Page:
People Research Publications 
Abstract.
We present an algorithm for the reconstruction of a surface with boundaries
(including a nonorientable one) in three dimensions from a sufficiently dense
sample. It is guaranteed that the output is isotopic to the unknown sampled
surface. No previously known algorithm guarantees isotopic or homeomorphic
reconstruction of surfaces with boundaries. Our algorithm is surprisingly
simple. It peels slivers greedily from an alphacomplex of a sample of the
surface. No other postprocessing is necessary. We provide several experimental
results from an implementation of our basic algorithm and also a modified
version of it. Paper: T. K. Dey, K. Li., E. A. Ramos, and R. Wenger. Isotopic Reconstruction of Surfaces with Boundaries. Proc. Sympos. Geom. Processing 2009 (SGP09), special issue of Computer Graphics Forum, Vol. 28, No. 5 (2009), 13711382. Software: Peel software Our algorithm takes as input a point cloud P (sufficiently dense) sampled from a smooth surface M (with or without boundaries), and output a Delaunay mesh from those sample points in P. The output is isotopy equivalent to the original surface M. The idea is that we first construct an alphacomplex K from P, then peel off all the tetrahedra from it to get a surface that is isotopic to M. We show this process on 3D model Moai in the following image.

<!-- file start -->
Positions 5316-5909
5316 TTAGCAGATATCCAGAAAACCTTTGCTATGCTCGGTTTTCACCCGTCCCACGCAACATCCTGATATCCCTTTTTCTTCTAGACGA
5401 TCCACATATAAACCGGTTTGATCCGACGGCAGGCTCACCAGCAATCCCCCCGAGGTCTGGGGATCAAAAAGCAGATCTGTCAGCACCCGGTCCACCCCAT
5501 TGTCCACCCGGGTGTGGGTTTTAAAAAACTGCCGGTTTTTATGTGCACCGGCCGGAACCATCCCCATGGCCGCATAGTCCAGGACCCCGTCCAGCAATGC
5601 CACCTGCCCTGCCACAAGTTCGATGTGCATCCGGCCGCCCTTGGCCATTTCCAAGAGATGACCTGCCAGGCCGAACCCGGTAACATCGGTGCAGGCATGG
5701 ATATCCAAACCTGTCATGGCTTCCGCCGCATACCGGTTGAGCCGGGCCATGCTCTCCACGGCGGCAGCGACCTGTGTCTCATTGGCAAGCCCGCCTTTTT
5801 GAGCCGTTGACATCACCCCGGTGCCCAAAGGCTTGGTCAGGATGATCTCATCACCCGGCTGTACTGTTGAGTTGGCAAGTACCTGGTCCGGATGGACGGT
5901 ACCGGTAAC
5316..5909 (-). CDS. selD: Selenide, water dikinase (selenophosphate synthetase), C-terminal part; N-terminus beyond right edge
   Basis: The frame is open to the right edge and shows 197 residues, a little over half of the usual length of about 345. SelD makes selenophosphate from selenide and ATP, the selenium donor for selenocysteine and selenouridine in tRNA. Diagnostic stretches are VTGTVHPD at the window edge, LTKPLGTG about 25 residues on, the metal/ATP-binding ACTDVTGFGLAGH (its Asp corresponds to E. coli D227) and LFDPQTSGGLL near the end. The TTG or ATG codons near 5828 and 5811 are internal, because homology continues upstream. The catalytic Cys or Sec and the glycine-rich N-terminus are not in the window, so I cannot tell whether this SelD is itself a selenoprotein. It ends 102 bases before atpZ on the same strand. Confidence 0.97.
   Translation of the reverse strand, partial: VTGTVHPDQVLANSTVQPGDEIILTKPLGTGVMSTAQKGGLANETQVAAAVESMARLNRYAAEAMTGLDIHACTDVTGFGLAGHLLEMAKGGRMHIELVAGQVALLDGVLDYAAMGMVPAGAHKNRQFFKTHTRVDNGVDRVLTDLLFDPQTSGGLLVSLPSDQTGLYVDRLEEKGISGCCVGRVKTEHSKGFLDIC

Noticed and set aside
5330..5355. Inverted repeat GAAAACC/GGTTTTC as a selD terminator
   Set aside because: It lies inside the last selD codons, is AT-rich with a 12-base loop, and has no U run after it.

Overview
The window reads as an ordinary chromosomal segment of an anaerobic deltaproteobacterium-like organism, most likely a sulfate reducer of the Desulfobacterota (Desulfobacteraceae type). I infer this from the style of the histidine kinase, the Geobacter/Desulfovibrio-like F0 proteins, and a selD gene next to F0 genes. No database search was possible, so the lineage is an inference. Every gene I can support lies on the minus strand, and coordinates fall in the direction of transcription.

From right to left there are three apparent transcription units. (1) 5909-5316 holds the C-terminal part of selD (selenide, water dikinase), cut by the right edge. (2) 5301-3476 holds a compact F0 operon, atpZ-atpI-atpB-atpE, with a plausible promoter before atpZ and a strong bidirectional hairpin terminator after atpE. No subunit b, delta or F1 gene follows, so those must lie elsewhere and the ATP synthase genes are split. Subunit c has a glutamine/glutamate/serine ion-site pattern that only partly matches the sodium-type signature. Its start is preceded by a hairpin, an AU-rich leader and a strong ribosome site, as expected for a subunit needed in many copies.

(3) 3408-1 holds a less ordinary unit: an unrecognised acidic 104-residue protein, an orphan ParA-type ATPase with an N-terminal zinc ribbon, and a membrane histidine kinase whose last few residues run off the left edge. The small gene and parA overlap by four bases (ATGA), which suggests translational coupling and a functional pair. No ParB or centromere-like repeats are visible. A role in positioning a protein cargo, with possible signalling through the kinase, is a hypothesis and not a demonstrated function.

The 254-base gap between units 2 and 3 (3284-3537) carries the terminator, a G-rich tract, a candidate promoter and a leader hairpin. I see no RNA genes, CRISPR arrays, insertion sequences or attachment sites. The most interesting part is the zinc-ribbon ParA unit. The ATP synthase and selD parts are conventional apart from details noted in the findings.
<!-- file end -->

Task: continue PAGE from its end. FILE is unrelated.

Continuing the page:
Peeling a tetrahedron Let T be a tetrahedron in K, and T has edge e and t1, t2 are two triangles of T incident to e. We say T is peelable by e if no triangle other than t1, t2 is incident to T in K. A new complex K' is obtained by peeling T (removing {T,e,t1,t2}) from K, denoted K(e)>K'. Note that a peeling doesn't delete any vertex of K.
Canonical Peeling Sequence Two edge sequences {e_i} and {g_i} by which K is peeled are compatible if for any e (in {e_i}) and g (in {g_i}) that peel the same tetrahedron in K, either e=g or e and g are vertex disjoint. For example, as shown in the next picture, {e_2, e_1} and {e_3, e_2} are compatible, but not with {e_4, e_1}
We show in our paper that there exist a canonical peeling sequence of tetrahedra from K, induced by a deformation retraction of B(P), which is the union of balls of radius alpha at all points of P. We call this deformation retraction: Normal Retraction. Normal Retraction When a Voronoi vertex is swept over as B(P) retracts, two Voronoi edges go out of B(P), corresponding to that a sliver is peeled off from C(P), which is the Delaunay triangulation restricted to B(P). Equivalently, each peeling from C(P) is associated with a Voronoi vertex going out of B(P). Note that initially C(P)=K before the normal retraction. The sequence of simplices, {s_1,s_2,...,s_n}, removed from C(P) as C(P) transforms to Del_M(P), induces the canonical peeling sequence for C(P). We also show that all tetrahedra peeled are 22 flat tetrahedra (see paper for definition). Algorithms for Closed Surfaces There are three steps for our algorithm on closed surfaces. ReConstruct(P) 1) Compute alphacomplex K=C(P); 2) While there is a peelable tetrahedron in K, peel it topdown; 3) Output the resulting 2complex. Surfaces with Boundaries and Extension to NonUniform Sampled Point Data We use collar extension to handle surfaces with boundaries, and we also extend our algorithm to nonuniform sampled point data. See our paper for details. Some Results on Uniform Sampling
Some Results on nonUniform Sampling
The Peel software based on this result is available.